We have a dedicated team of presenters who regularly give talks to different organisations – churches, WI, Young Farmers. Give us a call if you would like your village / town / group to know more about us. We don’t charge either!
Remember Samaritans are available 24 hrs a day and can be contacted on a FreeCall number 116 123. You can visit our branch anytime between 9am-9pm each day. You don’t have to be suicidal to call us. We’re always here, we offer a safe place to talk. As volunteers we’re ordinary people who keep what you say be- tween us. You can be yourself whoever you are, however you feel, whatever life’s done to you.

Our website – or find us on Twitter – cornwallsamari1

Richard Sutton

Giles Williams

gilesGiles Williams, who had many good friends around Constantine and Port Navas, died unexpectedly on September 9th.

Giles was a partner at KPMG in London. Their chairman described him as “one of the world’s leading experts on financial services regulation” and “the ‘go to’ adviser for the major financial institutions, regulators and governments”. He was also a born and bred Cornishman who loved this part of the county and was committed to making a difference here.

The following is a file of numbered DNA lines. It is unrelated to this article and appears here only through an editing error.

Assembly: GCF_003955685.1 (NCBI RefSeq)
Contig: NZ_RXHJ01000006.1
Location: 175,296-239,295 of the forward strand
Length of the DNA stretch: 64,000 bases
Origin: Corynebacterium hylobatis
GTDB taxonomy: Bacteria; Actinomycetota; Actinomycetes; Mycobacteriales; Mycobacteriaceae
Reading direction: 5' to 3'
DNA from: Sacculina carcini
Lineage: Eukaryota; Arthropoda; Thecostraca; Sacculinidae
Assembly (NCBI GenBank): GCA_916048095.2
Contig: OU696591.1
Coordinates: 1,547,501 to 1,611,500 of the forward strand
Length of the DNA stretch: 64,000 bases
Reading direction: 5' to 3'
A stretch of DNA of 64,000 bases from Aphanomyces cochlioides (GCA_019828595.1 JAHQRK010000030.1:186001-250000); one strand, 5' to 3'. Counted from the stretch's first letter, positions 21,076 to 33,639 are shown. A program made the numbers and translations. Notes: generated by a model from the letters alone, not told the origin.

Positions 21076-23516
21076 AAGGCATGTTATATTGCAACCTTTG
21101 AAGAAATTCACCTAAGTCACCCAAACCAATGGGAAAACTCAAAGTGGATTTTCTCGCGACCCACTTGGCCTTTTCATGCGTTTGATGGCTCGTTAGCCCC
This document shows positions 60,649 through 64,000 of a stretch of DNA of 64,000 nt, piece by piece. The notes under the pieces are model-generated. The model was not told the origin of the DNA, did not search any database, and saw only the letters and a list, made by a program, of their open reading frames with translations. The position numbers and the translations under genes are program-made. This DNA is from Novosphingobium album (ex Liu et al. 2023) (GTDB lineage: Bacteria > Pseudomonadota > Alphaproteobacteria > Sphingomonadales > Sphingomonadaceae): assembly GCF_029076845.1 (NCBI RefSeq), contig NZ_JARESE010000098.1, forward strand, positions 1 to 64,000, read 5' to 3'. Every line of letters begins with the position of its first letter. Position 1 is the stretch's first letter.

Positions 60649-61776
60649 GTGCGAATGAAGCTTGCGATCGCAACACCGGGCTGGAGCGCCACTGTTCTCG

Last year Giles acquired the Port Navas Yacht Club. His intention was to preserve an iconic local institution that he, and his family and friends, so enjoyed.

Giles was also a keen supporter of the Helford River Children’s Sailing Trust. The HRCST is dedicated to providing the opportunity for children in local schools to sail and kayak single-handed, discover love and respect for the sea, gain confidence for life and accelerate academic learning. His family have asked that any donations in his memory are made to the HRCST. You can find out more at

Giles will be much missed by all who knew him.

Duchy of Cornwall Oyster Farm Company to close

At work on the oyster barge
At work on the oyster barge

Sadly we’ve learned that the Duchy of Cornwall Oyster Farm Company will close next year. A spokesperson for Wright Brothers, who have operated from Port Navas Quay since 2005, said: “It has been an amazing 11 years in a very special part of Cornwall. We are very proud of what we have achieved, notably creating 8 full-time, year-round jobs and contributing well over £1m to the local economy. We are sad that this has come to an end but we shall now focus on our restaurants and wholesale businesses and we continue to work closely with oyster farmers all over the UK, Europe and America.”

The premises at Port Navas, including the buildings and quay, will be returned to the Duchy by April next year. Chris Gregory, Land Steward for the Duchy of Cornwall said: “The joint decision of the Duchy and the occupant to end the Helford oyster farming agreement provides us with an opportunity to consider how the oysterage is used in the future. We look forward to doing that in conjunction with the local community, over the course of the coming months.”